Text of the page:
Better beware because bears are already waking up and raking through garbage cans in Trail neighbourhoods.
Activity has been reported in the Glenmerry area, including the sighting of a large black bear, confirms Sharon Wieder from Rossland/Trail Wildsafe BC.
“The warm weather definitely woke them up in those areas where there isn’t a lot of snow,” she explained. “We had that whole week when it was pretty mild, and it’s not unusual for them to do that.”
Black bears typically maintain fat reserves throughout winter, and Wieder says they generally don’t wake up in an aggressive pursuit of food.
Unfortunately for the animals, however, they’ll follow their noses to wherever a whiff of garbage is coming from.
“Behaviour-wise, they are not necessarily any different,” she said. “But definitely, this time of year, people don’t think about them being out and about and they aren’t as careful with keeping garbage secure – which really is the big problem.”
And, an easy food source spells trouble down the road for both homeowner and bear.
“People need to realize if they leave stuff out now, and the bear gets into the habit of it, they are going to be around all summer long,” Wieder added. “They’ll just keep coming back, hoping to get more.”
Hopefully, early black bear sightings won’t portend another lethal year for the bruins.
Nine bears were destroyed in Rossland and 11 in Trail last year, compared to the previous year when none were killed in Rossland and two in Trail.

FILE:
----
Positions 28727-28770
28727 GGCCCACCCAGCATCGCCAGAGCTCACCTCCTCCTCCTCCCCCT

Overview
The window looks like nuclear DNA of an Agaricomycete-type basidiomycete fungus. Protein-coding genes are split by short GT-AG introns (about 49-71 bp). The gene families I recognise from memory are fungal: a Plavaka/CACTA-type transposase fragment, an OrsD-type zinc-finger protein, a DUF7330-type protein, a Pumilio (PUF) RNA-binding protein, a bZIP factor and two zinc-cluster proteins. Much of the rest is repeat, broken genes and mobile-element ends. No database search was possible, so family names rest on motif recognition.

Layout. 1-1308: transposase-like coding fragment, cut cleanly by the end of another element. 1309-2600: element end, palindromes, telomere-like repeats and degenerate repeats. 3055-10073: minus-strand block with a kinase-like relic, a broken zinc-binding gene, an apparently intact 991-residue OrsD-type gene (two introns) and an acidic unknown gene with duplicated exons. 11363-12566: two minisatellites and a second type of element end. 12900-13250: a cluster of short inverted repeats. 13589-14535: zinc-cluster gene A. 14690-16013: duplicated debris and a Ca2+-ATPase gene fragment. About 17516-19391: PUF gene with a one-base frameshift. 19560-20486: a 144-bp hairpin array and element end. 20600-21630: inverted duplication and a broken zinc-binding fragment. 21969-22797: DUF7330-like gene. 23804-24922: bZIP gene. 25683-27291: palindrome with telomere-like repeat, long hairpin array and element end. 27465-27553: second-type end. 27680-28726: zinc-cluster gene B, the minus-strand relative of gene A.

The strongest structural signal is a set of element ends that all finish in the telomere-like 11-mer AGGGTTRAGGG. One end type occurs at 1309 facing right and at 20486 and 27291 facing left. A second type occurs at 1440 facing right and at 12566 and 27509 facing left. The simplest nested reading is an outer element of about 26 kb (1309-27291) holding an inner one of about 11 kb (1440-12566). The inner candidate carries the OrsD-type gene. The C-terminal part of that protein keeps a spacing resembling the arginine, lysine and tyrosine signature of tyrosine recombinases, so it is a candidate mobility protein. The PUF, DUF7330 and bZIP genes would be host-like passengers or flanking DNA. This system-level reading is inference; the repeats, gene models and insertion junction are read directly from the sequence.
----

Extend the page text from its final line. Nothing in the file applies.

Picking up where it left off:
Attractants such as unsecured refuse being left outdoors or receptacles placed curbside before garbage pick up are problems that each neighbourhood can tackle.
“I encourage people to talk to the homeowner,” Wieder said. “Let them know about the bears, and the whole neighbourhood should say, ‘Can you take care of it.”
Another tactic is to contact the city’s bylaw enforcement officer.
“Garbage is not supposed to be put our before the morning of pick up,” she reiterated. “If it’s on the street the night before, let the bylaw officer know. Because if it’s not taken care of, the bear will return.”
According to Wildsafe BC’s year-end report. 2015 saw the largest increase in bear activity since 2013, and the highest number of bears destroyed since 2010.
The unusually dry season led to crop failure of natural berry crops, especially huckleberries.
Abundant urban fruit trees brought the bears back into town by mid-summer, which is about a month earlier than normal.
Fruit trees became very close to garbage as the main source of conflict last year, provoking discussion in local social media about who is responsible for bears being destroyed due to mismanaged fruit as well as unsecured garbage.